United States District Court, C.D. California
ORDER OF DISMISSAL
CORMAC J. CARNEY, District Judge.
On January 27, 2014, Petitioner filed a Petition for Writ of Habeas Corpus by a Person in State Custody, pursuant to 28 U.S.C. §2254 ("Petition") (Docket Entry No. 1).
The Petition challenges the 14 years-and-four-month sentence Petitioner received following his convictions for first degree burglary, grand theft auto and vehicle theft (Cal. Penal Code §§ 459, 487; Cal. Vehicle Code § 10851), and the trial court's finding that Petitioner had one prior serious felony conviction.
Although Petitioner did not identify his prior federal habeas petitions in response to question 9 of the form Petition, Petitioner has filed five prior petitions that have been dismissed by this Court following a consideration of the merits or as second and/or successive petitions filed without permission obtained from the Ninth Circuit Court of Appeals.
The Court must dismiss the present Petition in accordance with 28 U.S.C. section 2244(b) (as amended by the "Antiterrorism and Effective Death Penalty Act of 1996"). Section 2244(b) requires that a petitioner seeking to file a "second or successive" habeas petition first obtain authorization from the court of appeals. See Burton v. Stewart , 549 U.S. 147, 157 (2007) (where petitioner did not receive authorization from Court of Appeal before filing second or successive petition, "the District Court was without jurisdiction to entertain [the petition]"); Barapind v. Reno , 225 F.3d 1100, 1111 (9th Cir. 2000) ("the prior-appellate-review mechanism set forth in § 2244(b) requires the permission of the court of appeals before a second or successive habeas application under § 2254' may be commenced"). A petition need not be repetitive to be "second or successive, " within the meaning of 28 U.S.C. § 2244(b). See, e.g., Thompson v. Calderon , 151 F.3d 918, 920-21 (9th Cir. 1998); Calbert v. Marshall , 2008 WL 649798, at *2-4 (C.D. Cal. Mar. 6, 2008).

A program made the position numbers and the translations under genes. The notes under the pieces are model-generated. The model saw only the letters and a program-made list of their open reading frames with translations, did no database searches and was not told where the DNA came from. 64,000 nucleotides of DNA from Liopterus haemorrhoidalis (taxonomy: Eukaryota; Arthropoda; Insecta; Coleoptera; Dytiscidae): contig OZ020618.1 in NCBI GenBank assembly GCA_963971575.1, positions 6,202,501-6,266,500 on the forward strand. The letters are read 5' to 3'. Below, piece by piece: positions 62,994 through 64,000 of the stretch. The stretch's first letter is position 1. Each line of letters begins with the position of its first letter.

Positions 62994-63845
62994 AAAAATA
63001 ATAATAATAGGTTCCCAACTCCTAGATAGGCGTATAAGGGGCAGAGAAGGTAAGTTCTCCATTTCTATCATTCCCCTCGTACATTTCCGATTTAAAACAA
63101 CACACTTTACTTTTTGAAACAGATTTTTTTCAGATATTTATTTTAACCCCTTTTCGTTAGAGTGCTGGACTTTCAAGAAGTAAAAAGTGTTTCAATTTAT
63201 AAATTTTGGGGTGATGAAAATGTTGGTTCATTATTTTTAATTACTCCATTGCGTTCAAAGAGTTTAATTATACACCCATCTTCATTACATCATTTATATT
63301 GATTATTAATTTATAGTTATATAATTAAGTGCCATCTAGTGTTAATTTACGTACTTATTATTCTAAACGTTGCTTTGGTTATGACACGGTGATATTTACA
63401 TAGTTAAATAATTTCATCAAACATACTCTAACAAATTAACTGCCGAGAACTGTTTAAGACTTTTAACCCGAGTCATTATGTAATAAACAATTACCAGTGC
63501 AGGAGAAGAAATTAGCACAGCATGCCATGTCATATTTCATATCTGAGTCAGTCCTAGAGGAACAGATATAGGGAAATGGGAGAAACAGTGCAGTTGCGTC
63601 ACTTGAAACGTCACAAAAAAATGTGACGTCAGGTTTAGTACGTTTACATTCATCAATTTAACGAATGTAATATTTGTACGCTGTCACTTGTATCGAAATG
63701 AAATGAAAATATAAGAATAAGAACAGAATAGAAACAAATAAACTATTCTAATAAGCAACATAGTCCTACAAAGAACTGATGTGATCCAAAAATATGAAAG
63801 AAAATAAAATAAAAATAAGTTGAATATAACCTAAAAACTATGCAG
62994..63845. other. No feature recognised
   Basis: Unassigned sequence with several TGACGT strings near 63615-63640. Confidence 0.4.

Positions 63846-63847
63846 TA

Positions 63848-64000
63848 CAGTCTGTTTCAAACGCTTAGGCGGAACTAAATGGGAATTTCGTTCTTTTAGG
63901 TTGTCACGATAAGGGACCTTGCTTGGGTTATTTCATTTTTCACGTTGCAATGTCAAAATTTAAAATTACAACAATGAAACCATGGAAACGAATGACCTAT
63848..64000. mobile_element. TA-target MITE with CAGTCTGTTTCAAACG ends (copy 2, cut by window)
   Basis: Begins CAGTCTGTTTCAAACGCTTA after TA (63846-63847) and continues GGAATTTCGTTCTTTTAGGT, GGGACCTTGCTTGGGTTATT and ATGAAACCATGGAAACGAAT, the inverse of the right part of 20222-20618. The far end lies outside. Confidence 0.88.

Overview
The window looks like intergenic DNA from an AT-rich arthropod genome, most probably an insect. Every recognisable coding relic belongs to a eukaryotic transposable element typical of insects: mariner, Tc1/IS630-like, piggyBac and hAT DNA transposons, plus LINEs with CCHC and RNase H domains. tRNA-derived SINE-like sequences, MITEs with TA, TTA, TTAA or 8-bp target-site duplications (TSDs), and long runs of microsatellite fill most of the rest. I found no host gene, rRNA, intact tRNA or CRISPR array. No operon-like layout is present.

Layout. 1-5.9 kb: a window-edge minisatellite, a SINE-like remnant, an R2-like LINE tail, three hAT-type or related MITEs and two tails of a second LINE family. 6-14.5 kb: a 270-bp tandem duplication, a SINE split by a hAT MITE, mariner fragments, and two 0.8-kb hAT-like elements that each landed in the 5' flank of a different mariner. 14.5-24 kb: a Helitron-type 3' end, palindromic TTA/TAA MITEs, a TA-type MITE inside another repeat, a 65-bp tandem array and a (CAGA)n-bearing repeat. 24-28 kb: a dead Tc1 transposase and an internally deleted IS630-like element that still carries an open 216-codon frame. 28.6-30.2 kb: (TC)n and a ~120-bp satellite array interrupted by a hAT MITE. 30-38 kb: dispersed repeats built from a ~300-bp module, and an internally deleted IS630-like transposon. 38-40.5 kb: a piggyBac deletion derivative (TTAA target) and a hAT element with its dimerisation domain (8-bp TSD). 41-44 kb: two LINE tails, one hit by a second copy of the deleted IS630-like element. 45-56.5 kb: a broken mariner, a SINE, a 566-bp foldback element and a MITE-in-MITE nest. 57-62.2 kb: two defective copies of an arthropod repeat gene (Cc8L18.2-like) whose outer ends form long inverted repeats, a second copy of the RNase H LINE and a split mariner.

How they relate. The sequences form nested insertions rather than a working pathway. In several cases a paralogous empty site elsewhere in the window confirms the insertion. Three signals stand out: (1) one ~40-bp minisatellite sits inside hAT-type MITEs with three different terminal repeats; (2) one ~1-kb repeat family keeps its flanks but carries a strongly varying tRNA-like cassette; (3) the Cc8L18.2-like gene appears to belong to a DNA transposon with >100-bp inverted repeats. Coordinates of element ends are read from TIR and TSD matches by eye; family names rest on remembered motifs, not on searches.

On January 13, 2014, Petitioner filed an application for leave to file a second or successive petition with the Ninth Circuit Court of Appeals. To date, the Ninth Circuit has not ruled on the application. Because Petitioner did not obtain authorization from the Ninth Circuit before filing the instant Petition, this Court cannot entertain the present Petition. See Burton , 549 U.S. at 157.
For all of the foregoing reasons, the Petition is denied and ...